MoMA Honors French Director Assayas with Retrospective
by Brian Brooks
Next month at the MoMA Gramercy Theatre in Manhattan, The Museum of Modern Art will hold a retrospective of the work of French director Olivier Assayas. The series, which is set for September 18 – 21, will coincide with the release of the director’s latest film, “demonlover” on September 19th in New York and Los Angeles. The film, which features an original score by Sonic Youth, is the story of Diane, played by Connie Nielsen, who tries to undermine a deal between two multinationals, but discovers a connection between one of the groups and an interactive torture web site called, “The Hellfire Club.”
“‘demonlover,’ like Assayas’ body of work, both questions the nature of cinema and how we watch it, but [the film] is bound to be more controversial than any of his other films,” commented Ryan Werner, head of theatrical distribution at Palm Pictures (which is releasing the film), in a conversation with indieWIRE. “We wanted to start the discussion about ‘demonlover’ within the context of the series and within Olivier’s body of work which is almost non-existent on DVD except for the last three films.” Werner along with David Koh, head of acquisitions & productions, picked up the film at the American Film Market (AFM) earlier this year. Later, Werner approached MoMA about working on a retrospective, citing the theater’s crowds that frequent the new venue, particularly younger people, as a good place to showcase the director’s work.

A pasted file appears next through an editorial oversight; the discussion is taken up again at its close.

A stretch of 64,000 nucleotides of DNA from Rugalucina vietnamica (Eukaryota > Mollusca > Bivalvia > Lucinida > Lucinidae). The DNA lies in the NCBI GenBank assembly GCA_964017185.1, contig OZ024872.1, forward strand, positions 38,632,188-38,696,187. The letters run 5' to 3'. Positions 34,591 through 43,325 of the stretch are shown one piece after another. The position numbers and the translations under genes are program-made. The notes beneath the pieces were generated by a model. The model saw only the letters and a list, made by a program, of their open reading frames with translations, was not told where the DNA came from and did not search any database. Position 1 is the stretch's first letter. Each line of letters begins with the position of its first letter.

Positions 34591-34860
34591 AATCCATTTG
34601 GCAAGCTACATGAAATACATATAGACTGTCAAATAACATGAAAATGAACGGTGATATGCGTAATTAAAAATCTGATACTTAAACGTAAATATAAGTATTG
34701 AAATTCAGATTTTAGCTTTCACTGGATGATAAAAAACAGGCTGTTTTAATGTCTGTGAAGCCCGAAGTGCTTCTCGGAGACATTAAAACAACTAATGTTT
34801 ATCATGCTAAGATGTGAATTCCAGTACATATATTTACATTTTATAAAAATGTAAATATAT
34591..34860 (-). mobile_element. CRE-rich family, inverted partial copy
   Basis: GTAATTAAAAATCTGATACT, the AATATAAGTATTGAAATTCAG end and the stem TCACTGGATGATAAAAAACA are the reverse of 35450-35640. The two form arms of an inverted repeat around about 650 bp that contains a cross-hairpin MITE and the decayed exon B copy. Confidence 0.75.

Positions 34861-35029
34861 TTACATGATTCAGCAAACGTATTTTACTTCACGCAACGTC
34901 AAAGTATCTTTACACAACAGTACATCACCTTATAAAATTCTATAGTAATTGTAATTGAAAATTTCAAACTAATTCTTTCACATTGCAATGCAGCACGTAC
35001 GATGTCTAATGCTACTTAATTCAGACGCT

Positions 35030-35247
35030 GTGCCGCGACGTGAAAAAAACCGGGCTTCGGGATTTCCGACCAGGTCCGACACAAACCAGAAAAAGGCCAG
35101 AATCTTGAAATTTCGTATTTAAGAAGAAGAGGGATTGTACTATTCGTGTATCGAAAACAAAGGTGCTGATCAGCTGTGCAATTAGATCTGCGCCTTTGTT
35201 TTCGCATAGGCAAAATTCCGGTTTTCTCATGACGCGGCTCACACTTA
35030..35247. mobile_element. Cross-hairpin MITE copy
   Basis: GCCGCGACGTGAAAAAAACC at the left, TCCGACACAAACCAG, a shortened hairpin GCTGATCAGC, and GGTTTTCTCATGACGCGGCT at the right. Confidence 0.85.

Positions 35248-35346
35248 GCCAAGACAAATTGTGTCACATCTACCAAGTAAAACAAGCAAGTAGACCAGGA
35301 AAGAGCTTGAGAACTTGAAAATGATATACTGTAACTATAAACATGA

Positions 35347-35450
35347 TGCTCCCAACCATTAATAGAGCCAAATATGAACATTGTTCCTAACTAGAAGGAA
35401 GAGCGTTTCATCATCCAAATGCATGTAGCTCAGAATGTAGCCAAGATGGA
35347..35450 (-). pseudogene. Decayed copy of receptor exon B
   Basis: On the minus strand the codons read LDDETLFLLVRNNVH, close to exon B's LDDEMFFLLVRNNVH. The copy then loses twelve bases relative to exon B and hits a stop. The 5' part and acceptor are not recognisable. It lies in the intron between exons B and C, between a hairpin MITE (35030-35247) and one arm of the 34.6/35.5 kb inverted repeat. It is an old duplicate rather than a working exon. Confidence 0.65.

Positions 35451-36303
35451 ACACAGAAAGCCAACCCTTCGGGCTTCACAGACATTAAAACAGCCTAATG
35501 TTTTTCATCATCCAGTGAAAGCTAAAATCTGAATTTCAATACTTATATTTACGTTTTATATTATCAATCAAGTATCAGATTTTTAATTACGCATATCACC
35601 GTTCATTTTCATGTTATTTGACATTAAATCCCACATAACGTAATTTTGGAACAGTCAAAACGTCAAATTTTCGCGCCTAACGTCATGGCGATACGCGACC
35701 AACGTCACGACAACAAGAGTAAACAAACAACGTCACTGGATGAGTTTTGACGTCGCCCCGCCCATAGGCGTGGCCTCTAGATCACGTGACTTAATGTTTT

The nine film series begins on September 18th with “Les Destinees sentimentales,” an adaptation of Jacques Chardonne’s semi-autobiographical novel set in pre World War II bourgeois France, which Assayas will introduce. Also in the series is youth-culture feature, “L’Eau froide” (Cold Water) which Werner called, “a must see.” The film brought Assayas wide international attention, but was never released in the United States.
The list of films included in the series are: “L’Enfant de l’hiver” (Winter’s Child), 1989; “Une Nouvelle Vie” (A New Life), 1989; “HHH, A Portrait of Hou Hsiao-hsien,” “Fin aout, debut septembre” (Late August, Early September), 1998; “Paris s’eveille” (Paris Awakens), 1991 and “Irma Vep,” (1996). Also included will be a screening of Hou Hsiao-hsien’s “Haishang Hua” (Flowers of Shanghai), added to the series because Hou is the subject of Assayas’ “HHH.” The retrospective will screen at the MoMA Gramercy Theatre through September 21st.